Is there a large hole in your living area that is directly connected to the outside? There is if you have a fireplace with a chimney.
The damper is an important part of your fireplace chimney. It does more than just control the amount of heat your fireplace sends into the room; it can also help prevent heated air loss through the chimney or down drafts when the chimney is not in use. An improperly sealing or broken damper could increase your heating and cooling costs significantly, and these days, it is important to conserve as much as possible.
So how can you control all that heat loss? In order to help reduce cost and energy loss in homes with fireplace chimneys, your chimney damper should work and close properly. Most chimneys are designed with a throat damper made from cast iron, but these are not practical; the mating surfaces are rough, preventing them from sealing fully, and allowing cold air to leak. Fortunately, there is a second style of damper that you can install yourself, called a "Top Damper".
Unlike the traditional throat damper, a chimney top damper is installed at the top of the chimney. To operate the top damper, a cable is installed down the flue to the firebox. Pulling and latching the cable closes the damper lid onto the rubber gasket. A damper closed this way is practically air tight. Unlatching the cable allows the spring damper lid to open. Top dampers are recommended over throat dampers because they provide a tighter seal. As a bonus, they help keep bees from nesting in your chimney.
There are various styles and sizes of top dampers to fit most flues, and they are also available with or without screened caps. When the damper is closed, it will keep birds, animals, rain and debris from entering into the flue and house. With the addition of the screen and cap it will still keep these undesirables out even if the damper is left open after you finish burning.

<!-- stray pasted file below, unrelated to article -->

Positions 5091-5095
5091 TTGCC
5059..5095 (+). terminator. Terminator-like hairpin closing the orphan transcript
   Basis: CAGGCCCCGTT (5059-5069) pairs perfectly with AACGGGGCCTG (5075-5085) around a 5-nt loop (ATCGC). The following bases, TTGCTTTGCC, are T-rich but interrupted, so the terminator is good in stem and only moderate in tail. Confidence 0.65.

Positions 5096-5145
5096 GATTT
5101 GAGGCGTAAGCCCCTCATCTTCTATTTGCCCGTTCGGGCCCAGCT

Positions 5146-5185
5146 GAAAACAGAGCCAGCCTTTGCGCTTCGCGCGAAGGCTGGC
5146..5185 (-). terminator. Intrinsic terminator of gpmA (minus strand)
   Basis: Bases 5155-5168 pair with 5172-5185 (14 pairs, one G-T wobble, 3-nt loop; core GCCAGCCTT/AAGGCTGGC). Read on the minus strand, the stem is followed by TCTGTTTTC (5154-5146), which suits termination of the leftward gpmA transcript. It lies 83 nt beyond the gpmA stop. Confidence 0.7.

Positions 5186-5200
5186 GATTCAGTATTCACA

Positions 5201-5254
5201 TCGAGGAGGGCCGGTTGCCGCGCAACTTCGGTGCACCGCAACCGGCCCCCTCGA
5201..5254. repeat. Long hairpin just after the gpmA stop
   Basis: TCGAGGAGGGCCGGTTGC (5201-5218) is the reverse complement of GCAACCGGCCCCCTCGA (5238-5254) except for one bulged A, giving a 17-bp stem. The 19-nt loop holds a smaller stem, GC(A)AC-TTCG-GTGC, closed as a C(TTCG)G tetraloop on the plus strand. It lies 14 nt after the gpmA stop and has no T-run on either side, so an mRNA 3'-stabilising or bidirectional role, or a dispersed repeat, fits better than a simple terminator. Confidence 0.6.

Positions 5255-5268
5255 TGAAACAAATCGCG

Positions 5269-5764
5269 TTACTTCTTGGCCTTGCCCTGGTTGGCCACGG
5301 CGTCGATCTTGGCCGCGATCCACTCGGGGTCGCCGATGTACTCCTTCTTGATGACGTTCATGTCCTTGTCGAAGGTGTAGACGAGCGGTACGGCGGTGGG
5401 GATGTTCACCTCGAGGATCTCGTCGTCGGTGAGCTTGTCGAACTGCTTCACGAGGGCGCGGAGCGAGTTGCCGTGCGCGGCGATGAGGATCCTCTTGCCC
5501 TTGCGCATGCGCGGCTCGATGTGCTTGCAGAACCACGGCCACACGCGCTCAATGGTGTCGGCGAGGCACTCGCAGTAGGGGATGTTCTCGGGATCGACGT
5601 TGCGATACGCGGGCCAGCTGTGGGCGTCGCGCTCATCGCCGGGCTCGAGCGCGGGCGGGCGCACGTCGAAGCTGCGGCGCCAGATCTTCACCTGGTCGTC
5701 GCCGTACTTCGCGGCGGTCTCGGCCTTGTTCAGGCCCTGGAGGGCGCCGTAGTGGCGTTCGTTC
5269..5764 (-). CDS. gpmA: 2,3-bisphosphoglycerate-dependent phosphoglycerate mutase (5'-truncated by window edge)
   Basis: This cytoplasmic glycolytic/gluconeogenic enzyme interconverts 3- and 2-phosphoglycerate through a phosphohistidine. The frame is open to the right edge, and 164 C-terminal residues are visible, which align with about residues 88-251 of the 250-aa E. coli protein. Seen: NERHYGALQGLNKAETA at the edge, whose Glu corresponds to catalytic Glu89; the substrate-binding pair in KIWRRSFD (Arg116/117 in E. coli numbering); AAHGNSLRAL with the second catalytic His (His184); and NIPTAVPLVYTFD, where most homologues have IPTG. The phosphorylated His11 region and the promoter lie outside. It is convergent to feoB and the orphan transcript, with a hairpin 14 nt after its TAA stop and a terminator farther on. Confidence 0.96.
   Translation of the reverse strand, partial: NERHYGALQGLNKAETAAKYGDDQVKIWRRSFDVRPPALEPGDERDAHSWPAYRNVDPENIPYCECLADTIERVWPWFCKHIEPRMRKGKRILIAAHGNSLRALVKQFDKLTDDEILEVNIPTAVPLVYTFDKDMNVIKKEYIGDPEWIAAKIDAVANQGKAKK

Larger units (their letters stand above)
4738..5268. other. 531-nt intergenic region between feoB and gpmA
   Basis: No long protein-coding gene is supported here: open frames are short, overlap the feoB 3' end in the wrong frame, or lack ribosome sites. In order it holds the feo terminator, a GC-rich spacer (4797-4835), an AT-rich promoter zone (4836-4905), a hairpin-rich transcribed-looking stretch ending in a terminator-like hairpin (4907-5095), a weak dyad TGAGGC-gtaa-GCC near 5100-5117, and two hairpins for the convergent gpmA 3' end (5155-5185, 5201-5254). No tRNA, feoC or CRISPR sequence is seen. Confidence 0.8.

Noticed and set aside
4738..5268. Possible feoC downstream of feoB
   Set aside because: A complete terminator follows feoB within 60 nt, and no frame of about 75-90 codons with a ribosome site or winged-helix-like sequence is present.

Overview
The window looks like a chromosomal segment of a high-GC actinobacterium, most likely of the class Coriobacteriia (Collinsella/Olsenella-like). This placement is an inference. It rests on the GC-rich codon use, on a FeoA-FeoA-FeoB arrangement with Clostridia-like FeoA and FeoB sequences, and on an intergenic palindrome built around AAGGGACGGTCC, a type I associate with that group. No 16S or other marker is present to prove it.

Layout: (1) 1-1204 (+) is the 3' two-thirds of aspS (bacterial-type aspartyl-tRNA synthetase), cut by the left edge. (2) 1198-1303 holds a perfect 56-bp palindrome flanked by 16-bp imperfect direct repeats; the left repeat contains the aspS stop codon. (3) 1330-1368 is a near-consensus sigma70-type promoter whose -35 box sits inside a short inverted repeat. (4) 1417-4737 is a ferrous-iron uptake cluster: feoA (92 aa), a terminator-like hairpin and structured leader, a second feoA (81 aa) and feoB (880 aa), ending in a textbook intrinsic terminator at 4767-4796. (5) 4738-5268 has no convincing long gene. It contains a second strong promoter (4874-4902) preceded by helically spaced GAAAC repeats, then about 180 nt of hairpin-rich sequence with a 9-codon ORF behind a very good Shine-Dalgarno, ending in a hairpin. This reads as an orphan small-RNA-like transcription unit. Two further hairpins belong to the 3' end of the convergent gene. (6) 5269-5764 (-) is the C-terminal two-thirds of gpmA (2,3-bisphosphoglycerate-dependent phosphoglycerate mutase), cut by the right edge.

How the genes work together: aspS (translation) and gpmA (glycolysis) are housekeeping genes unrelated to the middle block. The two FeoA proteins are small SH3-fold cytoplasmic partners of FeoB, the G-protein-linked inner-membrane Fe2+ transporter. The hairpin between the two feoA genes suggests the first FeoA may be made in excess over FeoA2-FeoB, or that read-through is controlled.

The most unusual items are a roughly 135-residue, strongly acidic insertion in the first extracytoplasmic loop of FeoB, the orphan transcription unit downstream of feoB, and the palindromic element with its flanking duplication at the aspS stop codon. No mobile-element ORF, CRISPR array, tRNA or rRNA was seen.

Top dampers also are useful even when the fireplace is not in use, if you are using your furnace or air conditioner. By keeping the top damper closed you can keep heated or cooled air from drafting out of your home. Sealing a fireplace flue with a top damper can also reduce or eliminate those smelly soot odors that are prone to enter into the house during windy or humid days.
There are two safety concerns when using dampers. First, a wood-burning fire must be completely out and the ashes cold before the damper can be shut. Even a smoldering fire can still produce carbon monoxide gases, so do not close a fireplace damper until the fire is completely out.
The second one involves gas logs. If you are burning wood, you will have plenty of smoke to let you know that you forgot to open the damper. With a gas log fireplace, you have no such warning, and the danger is that the fireplace will continue to burn with the damper closed, allowing carbon monoxide to build up. For this reason, top dampers are not suitable for use with gas logs.
We do recommend you purchase a carbon monoxide detector. Every home with gas appliances should have a carbon monoxide detector, in case an appliance is faulty.
If you have any questions about top dampers, feel free to give us a call. We're happy to help!